The DC Community Heritage Project
The DC Community Heritage Project (DCCHP)* Grant supports residents at the grassroots level who are working to preserve their own communities and community stories.
Started in 2005 by HumanitiesDC and the DC Historic Preservation Office, DCCHP provides an alternative to the “top-down” approach to community history that is often defined by developers and non-residents. DCCHP has funded more than 200 diverse, local heritage projects, preserving the memories of long-time Washingtonians and capturing the unfolding stories of new residents for future generations. These small projects are showcased annually and archived in the HumanitiesDC DC Digital Museum.
DCCHP provides capacity-building and financial resources to established filmmakers. Potential projects must incorporate relevant humanities scholarship into the stories that they tell. Prospective projects will:
- be a written publication, documentary film, website, lesson plan, tour or other appropriate project
- focus on physical spaces in Washington, DC
- have an advisor or partner who is knowledgeable about the relevant field or subject matter
- be an educational product with lasting value
- be innovative, unique and of strong educational interest to a wide public audience
- be focused on one or more central humanities disciplines.
Applications are accepted annually in April/May and awardees are announced in late May. Applicants may request up to $5,000 and must complete their project by October of the following year. Applications must identify a scholar and how s/he will advise the project through the grant cycle. Each funded project will result in a lasting digital final product that will be added to HumanitiesDC Digital Museum.
For questions, contact La’Tasha Banks at firstname.lastname@example.org.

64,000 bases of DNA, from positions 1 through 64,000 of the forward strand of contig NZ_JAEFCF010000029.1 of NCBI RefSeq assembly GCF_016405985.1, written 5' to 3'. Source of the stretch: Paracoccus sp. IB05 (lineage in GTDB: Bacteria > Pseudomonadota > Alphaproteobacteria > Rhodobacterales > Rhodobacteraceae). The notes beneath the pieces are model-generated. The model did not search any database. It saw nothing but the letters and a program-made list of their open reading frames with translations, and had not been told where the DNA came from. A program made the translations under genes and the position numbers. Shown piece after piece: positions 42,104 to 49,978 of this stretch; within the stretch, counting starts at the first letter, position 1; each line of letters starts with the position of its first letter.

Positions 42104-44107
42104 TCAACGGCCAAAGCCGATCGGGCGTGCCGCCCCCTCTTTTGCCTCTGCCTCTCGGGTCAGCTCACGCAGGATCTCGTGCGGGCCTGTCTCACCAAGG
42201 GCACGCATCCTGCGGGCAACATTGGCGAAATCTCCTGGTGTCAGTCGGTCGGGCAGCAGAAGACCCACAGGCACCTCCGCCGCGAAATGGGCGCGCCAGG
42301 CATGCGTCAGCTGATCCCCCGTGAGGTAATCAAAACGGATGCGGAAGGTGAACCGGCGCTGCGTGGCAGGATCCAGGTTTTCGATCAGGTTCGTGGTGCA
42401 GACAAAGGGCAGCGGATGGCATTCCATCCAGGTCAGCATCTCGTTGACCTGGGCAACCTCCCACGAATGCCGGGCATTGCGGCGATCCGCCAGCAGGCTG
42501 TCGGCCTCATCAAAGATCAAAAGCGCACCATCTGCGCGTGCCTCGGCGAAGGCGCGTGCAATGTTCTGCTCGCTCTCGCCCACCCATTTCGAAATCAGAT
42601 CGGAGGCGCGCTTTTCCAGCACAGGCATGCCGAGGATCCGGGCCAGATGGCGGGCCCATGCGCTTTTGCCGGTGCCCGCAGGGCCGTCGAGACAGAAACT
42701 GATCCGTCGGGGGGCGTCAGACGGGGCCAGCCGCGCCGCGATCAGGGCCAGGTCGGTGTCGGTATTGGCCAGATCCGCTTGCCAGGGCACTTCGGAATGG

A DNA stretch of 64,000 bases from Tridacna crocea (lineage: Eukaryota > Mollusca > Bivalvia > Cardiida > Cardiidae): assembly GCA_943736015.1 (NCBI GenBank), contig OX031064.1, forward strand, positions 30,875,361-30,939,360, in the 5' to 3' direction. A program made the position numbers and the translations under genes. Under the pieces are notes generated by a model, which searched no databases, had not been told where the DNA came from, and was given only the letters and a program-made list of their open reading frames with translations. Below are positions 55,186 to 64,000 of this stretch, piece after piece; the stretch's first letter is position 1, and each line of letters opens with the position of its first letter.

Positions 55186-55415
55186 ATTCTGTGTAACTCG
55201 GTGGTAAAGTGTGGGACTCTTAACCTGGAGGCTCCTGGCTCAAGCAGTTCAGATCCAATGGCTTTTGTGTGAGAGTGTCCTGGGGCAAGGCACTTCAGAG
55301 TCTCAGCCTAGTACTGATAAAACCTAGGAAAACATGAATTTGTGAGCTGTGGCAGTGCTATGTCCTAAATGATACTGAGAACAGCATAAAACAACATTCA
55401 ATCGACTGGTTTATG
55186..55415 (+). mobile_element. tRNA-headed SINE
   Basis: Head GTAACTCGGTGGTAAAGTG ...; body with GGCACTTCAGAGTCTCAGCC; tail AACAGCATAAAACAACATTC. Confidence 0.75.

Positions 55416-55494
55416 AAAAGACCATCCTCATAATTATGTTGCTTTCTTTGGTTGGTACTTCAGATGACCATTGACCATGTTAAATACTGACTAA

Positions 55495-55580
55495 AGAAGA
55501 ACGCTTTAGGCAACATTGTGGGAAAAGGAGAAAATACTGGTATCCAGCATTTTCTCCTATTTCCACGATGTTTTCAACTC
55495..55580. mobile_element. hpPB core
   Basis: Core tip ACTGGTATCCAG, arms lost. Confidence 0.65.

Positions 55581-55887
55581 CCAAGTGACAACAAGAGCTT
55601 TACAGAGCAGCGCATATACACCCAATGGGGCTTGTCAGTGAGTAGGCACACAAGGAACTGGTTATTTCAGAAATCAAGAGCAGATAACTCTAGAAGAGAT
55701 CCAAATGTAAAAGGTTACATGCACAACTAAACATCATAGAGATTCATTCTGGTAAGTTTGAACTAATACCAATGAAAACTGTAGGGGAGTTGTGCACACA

Sample of Grant Activities
Showcase and Symposium
Each December, the DCCHP grantees present a public program at which they display their final products. The event includes a symposium portion that provides expert advice on best practices in the public history and historic preservation fields as well as theoretical and philosophical sessions.
The DCCHP sponsors three annual workshops aimed at building the capacity and knowledge of former and prospective grantees, amateur historians, and anyone else interested in preserving the history and culture of their neighborhoods. Past sessions have focused on personal digital archiving, videography, and oral history.
* This program was supported through a Historic Preservation Fund Grant administered by the National Park Service, Department of Interior. Funds were used for the identification, protection, and/or rehabilitation of historic properties and cultural resources in the District of Columbia. Under Title VI of the Civil Rights Act of 1964 and Section 504 of the Rehabilitation Act of 1973, the U.S. Department of the Interior prohibits discrimination on the basis of race, color, national origin, or disability in its federally assisted programs. If you believe that you have been discriminated against in any program, activity, or facility as described above, or if you desire further information, please write to: Office of Equal Opportunity, U.S. Department of the Interior, 1849 C Street, N.W., Washington, D.C. 20240.